How to floss

Comment / Dr Ros Davis

Many of you would have read the recent article in The Guardian - we know because we've been asked lots of questions about it! To put it simply, the article basically says that there is no good evidence that flossing is beneficial, and that the US government has dropped its recommendation that people floss their teeth.

As dentists we were blown away by this article because we see the effects of flossing (or not flossing) in our patients' mouths every day! Those who floss have fewer cavities, fillings that last longer, lower rates of gum disease and visibly healthy gums. It seemed ludicrous to us that something so effective was being discounted by major organisations.

After some thought, we realised perhaps the issue highlighted here is that many people don't floss properly, thus making it hard to prove that it is an effective tool for keeping the mouth healthy. If you spend 20 seconds flicking the floss up and down between a few teeth, you're not going to improve your oral health.

How to Floss Properly?


Think of a tooth as having 5 sides - you've got the biting surface, the side closest to your tongue, the side closest to your cheek, the side touching the tooth in front and the side touching the tooth behind. Your toothbrush can only get to 3 sides of the tooth - do you want to leave the other 2 surfaces untouched? Wouldn't that be like washing your body in the shower but forgetting to do your underarms? Here are some pictures to help you understand how to floss properly to reach those extra two sides.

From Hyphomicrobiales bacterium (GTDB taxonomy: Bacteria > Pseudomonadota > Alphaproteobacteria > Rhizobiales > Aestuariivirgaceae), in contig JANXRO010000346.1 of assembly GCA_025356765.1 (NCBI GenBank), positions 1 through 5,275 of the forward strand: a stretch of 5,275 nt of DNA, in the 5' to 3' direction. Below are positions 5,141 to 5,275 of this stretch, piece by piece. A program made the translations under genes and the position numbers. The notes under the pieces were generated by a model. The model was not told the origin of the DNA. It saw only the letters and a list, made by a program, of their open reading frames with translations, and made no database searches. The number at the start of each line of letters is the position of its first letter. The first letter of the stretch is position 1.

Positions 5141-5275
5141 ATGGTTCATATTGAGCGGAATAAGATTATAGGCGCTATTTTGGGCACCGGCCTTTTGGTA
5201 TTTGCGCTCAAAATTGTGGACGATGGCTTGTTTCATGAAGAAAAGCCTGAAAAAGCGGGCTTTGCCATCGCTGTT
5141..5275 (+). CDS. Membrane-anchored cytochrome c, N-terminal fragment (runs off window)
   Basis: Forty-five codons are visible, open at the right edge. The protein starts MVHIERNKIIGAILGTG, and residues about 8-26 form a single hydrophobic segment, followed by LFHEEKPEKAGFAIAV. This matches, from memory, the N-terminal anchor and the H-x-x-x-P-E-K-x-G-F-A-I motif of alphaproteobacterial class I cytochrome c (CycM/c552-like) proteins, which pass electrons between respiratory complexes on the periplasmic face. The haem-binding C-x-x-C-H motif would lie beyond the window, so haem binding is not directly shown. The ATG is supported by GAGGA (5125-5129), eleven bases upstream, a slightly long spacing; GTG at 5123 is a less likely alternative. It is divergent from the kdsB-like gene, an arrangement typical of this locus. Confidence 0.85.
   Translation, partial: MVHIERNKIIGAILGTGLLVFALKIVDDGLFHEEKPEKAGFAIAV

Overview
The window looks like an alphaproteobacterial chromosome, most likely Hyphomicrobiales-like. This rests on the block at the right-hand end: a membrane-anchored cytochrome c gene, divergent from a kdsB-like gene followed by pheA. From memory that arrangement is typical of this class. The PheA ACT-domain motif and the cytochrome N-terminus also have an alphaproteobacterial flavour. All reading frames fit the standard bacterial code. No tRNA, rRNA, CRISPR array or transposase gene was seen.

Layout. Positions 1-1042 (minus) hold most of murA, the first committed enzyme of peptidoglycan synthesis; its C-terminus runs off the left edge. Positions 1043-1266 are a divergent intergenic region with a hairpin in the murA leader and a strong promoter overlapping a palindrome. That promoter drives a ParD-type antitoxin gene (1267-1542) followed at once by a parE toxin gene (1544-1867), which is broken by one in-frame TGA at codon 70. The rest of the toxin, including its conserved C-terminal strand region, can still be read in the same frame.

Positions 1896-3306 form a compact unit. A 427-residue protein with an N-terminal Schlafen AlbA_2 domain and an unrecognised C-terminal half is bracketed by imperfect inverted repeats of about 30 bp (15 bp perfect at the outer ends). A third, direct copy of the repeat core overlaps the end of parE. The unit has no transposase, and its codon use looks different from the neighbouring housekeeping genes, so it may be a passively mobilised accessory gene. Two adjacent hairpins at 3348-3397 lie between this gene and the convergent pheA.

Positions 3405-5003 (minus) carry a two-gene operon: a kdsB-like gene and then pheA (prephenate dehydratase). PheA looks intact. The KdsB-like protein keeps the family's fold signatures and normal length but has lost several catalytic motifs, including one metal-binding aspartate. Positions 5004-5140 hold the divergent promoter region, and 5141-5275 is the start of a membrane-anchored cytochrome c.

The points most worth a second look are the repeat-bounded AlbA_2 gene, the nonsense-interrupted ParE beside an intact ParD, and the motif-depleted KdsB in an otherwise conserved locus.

How to floss properly guide

If you're thinking that looks like a lot of effort, you're not alone. That is what the US government knows people are thinking, and that's why they are changing their recommendations; if people aren't cleaning between their teeth properly with floss, they want to encourage people to do something easier that is just as effective. Use an interdental brush! These devices which look like a small bottlebrush or pipe cleaner are designed to be poked through the gaps between teeth to dislodge the plaque hiding in there. You can use the same brush for a couple of days before you have to chuck it out and start with a new one. Unlike floss which requires a fair bit of dexterity or effort, interdental brushes are so easy to use you could do it with your eyes shut.

So What's the Take-Home Message?


If you're going to take the time to do it properly, flossing is a fantastic way for keeping your mouth healthy. If you don't have the time, try an interdental brush to make sure you're cleaning all 5 surfaces of each tooth!

To book an appointment at Sailors Bay Dentistry please call (02) 9958 0400.